Joni is as Iconic as a “Smell Mall”

 

And just as “Award-Winning”, too!

Tell me, does this:

Iconic Joni RED

equal this: ???

Iconic mall RED

Allow me to elaborate:

Every day I hear someone’s name prefixed by “iconic and award-winning”. It’s just gotten stupid.

Iconic Chronic Abuse

When a radio host is introducing a guest to me they shouldn’t start off by making me angry. But they do, every day.

Unfortunately, I’m hearing it on my dear old CBC Radio.
I hear it daily on “Q”, although I generally like Jian Gomeshi. I hear it on “The Next Chapter”, although I generally like Shelagh Rogers’ show, too.
Heaven forbid, I’ve heard it on Current Affairs and News shows. They should know better.
(Let me say that I’ve never heard the deplorable word on “Writers and Company” with Eleanor Wachtel. )

Is it to impress the audience? Is it to puff up the guests on these shows? How great and special do they feel when everyone, and I mean everyone, gets the “I and A-W” treatment?

iconic a-winning Jeep

“Iconic” is a word that has gone recently from being inaccurate to being meaningless.

Do people even remember what the word “icon” means? Can you even call an icon “iconic”?

Iconic Intelligent Life

“Award-Winning” is the PhD of the media world. If “iconic” is a kind of description, then “A-W” is the credentials.

Billboard Magazine even has an Icon Award – in case there weren’t enough categories already.

Iconic Billboard Prince

But it gets mundane very quickly.

Gomeshi and others use the same stock phrases over and over again, day in day out.  “award-winning” “iconic” etc.
Why would he repeat himself so much? Is it part of his signature style or is it unconscious. Is it laziness?

It’s not just Jian.  Repetition is the sin that every media genre is committing.

Repetition is not reinforcement.

Repetition is marketing torture or laziness or unimaginative. Or something in the DSM-5.

Reinforcement (a strong skill in radio) is used properly to remind an audience (especially in the world of “live”, no-rewind, no skip-back radio) of something that is of key importance. Even then, reinforcement can be achieved without using the same word or phrase. How do you it? The answer is: care, attention, imagination and diligence.

It’s the difference between the journeyman skills of a writer/speaker  and an art.

If the idea is to sound “hip”, then they’ve failed. “Hip” becomes pedestrian when these expressions become automatic conventions. A droning effect.

When everything is “award winning” and “iconic”, nothing is.

Can’t things be made to sound interesting without using tropes?

Iconic HiltonNo Surprises?

I had a classmate in grade 8 who was hopeless with English composition. He didn’t care, except that he wanted to pass.  To encourage him, our teacher assigned him a very short essay in which he’d have to use  a word he’d never used before. For some reason, Edward found and used the word “desolate”.
Come the day when he had to read his composition to the class, Edward used “desolate”about seven times in three pages of writing. His house was “desolate”, he felt “desolate”, the walk to school was “desolate”. I don’t know, maybe his hometown was called Desolate, too.

It was bizarre. Then it was annoying. Then it was rather pathetic.
That’s what I think of when I hear “iconic” and “award-winning” today.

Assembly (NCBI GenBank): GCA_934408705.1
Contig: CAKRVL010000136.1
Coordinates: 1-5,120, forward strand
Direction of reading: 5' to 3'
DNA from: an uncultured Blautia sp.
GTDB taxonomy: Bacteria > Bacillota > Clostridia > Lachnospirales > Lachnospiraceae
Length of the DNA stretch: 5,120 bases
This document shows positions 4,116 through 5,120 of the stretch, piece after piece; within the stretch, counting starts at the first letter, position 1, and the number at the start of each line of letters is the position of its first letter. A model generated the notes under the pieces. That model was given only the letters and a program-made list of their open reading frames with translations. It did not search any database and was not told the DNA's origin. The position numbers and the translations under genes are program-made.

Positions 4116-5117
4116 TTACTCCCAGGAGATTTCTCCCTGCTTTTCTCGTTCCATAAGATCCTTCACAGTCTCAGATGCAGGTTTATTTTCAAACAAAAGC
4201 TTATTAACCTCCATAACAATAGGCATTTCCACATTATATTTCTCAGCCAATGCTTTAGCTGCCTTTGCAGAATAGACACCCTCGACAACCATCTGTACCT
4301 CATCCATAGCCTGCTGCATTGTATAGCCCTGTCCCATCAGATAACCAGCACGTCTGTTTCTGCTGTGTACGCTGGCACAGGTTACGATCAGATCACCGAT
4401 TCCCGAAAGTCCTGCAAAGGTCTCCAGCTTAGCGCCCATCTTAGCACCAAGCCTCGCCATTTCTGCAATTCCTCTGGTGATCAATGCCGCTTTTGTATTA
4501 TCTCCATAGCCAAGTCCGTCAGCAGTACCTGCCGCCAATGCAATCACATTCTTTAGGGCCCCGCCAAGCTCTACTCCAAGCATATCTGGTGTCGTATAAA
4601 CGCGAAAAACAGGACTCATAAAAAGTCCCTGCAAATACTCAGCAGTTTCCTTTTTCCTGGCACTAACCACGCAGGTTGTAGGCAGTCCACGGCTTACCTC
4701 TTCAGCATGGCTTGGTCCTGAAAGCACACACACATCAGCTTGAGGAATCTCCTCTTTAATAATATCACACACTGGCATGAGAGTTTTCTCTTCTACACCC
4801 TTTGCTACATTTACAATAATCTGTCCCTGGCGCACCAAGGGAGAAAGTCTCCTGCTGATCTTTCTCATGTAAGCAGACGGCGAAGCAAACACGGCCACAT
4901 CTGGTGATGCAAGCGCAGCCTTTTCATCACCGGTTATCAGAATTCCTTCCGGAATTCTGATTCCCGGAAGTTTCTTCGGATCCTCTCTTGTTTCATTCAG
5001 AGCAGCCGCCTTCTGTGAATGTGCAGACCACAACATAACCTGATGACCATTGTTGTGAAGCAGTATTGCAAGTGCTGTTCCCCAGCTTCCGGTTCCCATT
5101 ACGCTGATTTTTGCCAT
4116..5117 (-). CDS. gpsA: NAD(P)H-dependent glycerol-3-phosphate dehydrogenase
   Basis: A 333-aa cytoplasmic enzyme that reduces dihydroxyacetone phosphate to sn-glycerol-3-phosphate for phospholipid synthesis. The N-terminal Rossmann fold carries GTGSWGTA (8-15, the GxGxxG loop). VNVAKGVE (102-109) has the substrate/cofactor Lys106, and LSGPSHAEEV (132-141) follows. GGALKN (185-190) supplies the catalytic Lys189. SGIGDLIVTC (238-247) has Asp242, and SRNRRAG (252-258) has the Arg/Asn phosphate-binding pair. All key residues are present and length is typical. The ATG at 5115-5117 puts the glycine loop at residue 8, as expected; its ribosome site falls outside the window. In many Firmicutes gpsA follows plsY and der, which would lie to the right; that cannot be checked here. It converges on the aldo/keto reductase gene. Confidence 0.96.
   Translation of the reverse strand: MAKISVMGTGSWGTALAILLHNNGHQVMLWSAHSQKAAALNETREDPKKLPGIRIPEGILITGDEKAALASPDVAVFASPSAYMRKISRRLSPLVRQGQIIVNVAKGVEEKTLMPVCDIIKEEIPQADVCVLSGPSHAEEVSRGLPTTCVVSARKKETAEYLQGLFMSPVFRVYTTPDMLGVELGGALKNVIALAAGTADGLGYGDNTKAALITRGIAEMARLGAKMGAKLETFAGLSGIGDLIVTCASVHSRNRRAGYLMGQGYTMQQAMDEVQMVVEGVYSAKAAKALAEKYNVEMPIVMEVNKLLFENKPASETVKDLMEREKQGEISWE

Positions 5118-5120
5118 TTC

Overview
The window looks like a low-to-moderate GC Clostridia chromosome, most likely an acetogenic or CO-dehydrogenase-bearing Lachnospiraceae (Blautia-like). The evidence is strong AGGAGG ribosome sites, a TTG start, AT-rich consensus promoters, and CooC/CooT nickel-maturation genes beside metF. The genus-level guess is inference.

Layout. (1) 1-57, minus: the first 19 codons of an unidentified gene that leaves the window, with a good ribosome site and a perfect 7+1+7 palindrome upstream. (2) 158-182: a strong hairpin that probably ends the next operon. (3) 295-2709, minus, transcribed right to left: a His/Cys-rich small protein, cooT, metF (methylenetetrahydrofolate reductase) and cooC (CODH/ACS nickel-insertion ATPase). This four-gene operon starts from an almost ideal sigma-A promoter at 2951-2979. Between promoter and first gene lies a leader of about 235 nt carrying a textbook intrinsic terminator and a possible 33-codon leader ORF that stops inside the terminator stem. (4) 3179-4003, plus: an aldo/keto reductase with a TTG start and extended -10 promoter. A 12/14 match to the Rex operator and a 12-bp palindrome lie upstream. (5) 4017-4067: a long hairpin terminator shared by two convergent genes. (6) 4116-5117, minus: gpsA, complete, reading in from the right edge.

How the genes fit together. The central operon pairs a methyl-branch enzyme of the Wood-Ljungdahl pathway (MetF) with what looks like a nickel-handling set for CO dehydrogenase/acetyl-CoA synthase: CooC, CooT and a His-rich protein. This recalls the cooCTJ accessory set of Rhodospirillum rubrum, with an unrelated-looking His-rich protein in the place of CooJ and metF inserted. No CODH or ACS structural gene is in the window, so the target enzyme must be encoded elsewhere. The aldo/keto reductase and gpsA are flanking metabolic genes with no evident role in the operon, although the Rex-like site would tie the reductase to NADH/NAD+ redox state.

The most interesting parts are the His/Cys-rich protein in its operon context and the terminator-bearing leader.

tweet ADHD

My Challenge: to Broadcasters and Marketers and Copy Writers Everywhere

Do a whole radio show, or article, without mentioning “awards” or saying “award winning” once and without using the word “iconic”.

If that’s too hard, could we have a rating system? An announcement at the beginning of talk shows such as: The following program uses the word “iconic” x amount of times.
We could call it the “iRating” (!)

In George Orwell’s “1984”, the destruction of words is predicted:

“In the end the whole notion of goodness and badness will be covered by only six words — in reality, only one word. Don’t you see the beauty of that, Winston?”

I vote for “iconic”. If it’s award-winning.

Iconic Elvis cropped

Today’s Listening: (not Elvis):

1. Dreamsville  by Henry Mancini fr: Peter Gunn soundtrack
2. Something’s Wrong by The Walls fr: Hi-Lo
3. Mustt Mustt (Lost in his Work) by Nusrat Fateh Ali Khan & Michael Brooks fr: “Mustt Mustt”


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6 Responses to Joni is as Iconic as a “Smell Mall”

    • davem says:

      Yes indeed! Just wait till I start on people who begin their answers with the word “SO”. There’s nothing like a good, righteous, indignant rant to cleanse the soul. (or at least distract one from their real worries 🙂 )
      Thanks, Moira.

  1. Timothy Bowman says:

    I feel a campaign coming on (or at least a list). For my sake, would you kindly have a go at those who say “literally” when they mean “actually”. It’s getting to be like nails on a chalkboard!

  2. Annie Morgan says:

    For a while I ranted madly about the use of ‘world class’ to describe just about every shop and restaurant in Toronto, but ‘iconic’ takes the cake for idiocy.

    • davem says:

      It’s funny how the word “world” is assumed to mean the top of the hierarchy of international society, or something like that. Certainly no one ever meant it to mean “Third World” Class. Although, I think I’ve eaten in those restaurants.

  3. davem says:

    Tim: I can feel a crusade coming on! (A campaign is likely doomed to fail)
    I think we could fill an entire blog with the misuse of language. But, wait, I’m sure it must already exist.

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